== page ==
________________ CM . . . . Volume VII Number 14 . . . . March 16, 2001

cover SkySisters.

Jan Bourdeau Waboose. Illustrated by Brian Deines.
Toronto, ON: Kids Can Press, 2000.
32 pp., cloth, $15.95.
ISBN 1-55074-697-9.

Subject Headings:
Auroras-Juvenile fiction.
Ojibwa Indians-Juvenile fiction.
Sisters-Juvenile fiction.

Kindergarten - grade 3 /Ages 5 - 8.

Review by Val Nielsen.

*** /4

In SkySisters, as in her previous books, award-winning author Jan Bourdeau Waboose draws on her Ojibway background to create a gently-paced reflective picture book. On a cold winter's night in Northern Ontario, sisters Allie and Alex (or Nimise and Nishiimi, the Ojibway names they give themselves) set out in search of the SkySpirits which their mother has assured them will come that very night. As Mother waves them off she


"...raises a finger to her lips and quietly says, 'Shhh, remember the words of Grandmother, our Nokomis. Wisdom comes on silent wings."

image Trekking through the icy stillness, Allie, the elder sister, continually reminds her younger sister to whisper when she speaks; however, it is not easy for Alex to curb her excitement and remember Grandmother's words. Their quiet is rewarded by the sight of a fluffy white rabbit and an encounter with a shy, white-tailed deer. On top of Coyote Hill, the sisters sing back to the lonely howls of a coyote, and then, spinning and dancing under the stars, they fall on their backs and watch the sky for the arrival of the SkySpirits. Before long, their patience is rewarded, and the heavens are suffused with the Northern Lights, shimmering in brilliant hues, dancing and swirling over their heads.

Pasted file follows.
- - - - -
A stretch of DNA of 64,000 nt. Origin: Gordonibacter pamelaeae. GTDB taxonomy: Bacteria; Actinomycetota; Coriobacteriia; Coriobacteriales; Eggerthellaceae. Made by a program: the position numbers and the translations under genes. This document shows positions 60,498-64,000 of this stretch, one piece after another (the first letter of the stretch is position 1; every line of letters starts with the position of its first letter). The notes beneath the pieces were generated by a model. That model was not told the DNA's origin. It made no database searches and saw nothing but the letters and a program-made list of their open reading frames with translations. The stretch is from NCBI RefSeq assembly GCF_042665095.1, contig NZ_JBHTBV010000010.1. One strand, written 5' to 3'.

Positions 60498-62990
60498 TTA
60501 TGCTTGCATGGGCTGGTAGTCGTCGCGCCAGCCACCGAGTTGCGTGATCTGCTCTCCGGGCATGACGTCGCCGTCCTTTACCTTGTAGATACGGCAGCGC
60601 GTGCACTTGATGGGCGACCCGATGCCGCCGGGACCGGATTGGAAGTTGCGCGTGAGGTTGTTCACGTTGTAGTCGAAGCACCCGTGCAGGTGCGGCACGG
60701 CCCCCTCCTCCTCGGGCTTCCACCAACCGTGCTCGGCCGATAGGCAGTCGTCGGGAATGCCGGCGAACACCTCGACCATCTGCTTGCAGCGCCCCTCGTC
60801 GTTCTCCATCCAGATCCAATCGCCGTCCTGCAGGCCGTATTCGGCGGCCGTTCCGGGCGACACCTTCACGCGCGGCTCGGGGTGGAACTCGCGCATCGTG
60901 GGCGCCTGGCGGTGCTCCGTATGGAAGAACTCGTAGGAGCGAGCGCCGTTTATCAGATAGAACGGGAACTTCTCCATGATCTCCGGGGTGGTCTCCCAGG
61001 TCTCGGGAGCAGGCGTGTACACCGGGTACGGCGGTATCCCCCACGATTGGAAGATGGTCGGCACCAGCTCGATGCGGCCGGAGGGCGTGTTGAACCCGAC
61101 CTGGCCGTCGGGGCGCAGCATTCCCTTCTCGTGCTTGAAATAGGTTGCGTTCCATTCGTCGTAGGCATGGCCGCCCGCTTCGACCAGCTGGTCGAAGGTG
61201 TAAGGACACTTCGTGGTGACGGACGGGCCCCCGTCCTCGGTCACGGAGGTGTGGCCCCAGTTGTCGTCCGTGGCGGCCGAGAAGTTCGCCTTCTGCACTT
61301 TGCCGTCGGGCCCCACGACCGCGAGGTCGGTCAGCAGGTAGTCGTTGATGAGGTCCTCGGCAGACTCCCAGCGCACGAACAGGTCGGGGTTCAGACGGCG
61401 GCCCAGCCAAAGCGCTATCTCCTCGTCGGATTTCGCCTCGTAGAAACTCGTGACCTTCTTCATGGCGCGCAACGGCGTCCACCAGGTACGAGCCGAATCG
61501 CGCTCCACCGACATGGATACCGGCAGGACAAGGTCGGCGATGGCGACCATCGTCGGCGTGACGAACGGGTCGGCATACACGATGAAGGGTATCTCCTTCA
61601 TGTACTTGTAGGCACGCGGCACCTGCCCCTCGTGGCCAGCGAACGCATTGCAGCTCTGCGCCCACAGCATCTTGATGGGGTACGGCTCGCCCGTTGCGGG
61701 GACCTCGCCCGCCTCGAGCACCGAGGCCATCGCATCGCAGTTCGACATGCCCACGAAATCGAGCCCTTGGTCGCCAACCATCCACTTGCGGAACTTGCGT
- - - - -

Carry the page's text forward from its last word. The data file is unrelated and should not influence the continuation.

Brian Deines, an accomplished artist and illustrator of Bear on the Train (1999), has created paintings which are wonderfully evocative of the northern boreal landscape in its winter glory. Scenes depicting the girls dancing beneath the star-filled sky, then lying on their backs to watch the sky erupting into brilliant streamers of blue, green, purple and pink, capture the wonder and awe of those moments perfectly.

      As she did in Morning on the Lake (1997), Waboose has chosen to tell her story in the first person, present tense. Consequently, the author has once again experienced some difficulty with authenticity of voice. A few age-inappropriate words and expressions in the text jar the reader and tend to diminish the believability of the young narrator. Despite this drawback, however, SkySisters is a beautifully illustrated remembrance of the author's childhood experience. It should be a welcome addition to the school library collection of picture books with aboriginal themes and characters.


Valerie Nielsen is a retired teacher-librarian who lives in Winnipeg, MB.

To comment on this title or this review, send mail to cm@umanitoba.ca.

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Published by
The Manitoba Library Association
ISSN 1201-9364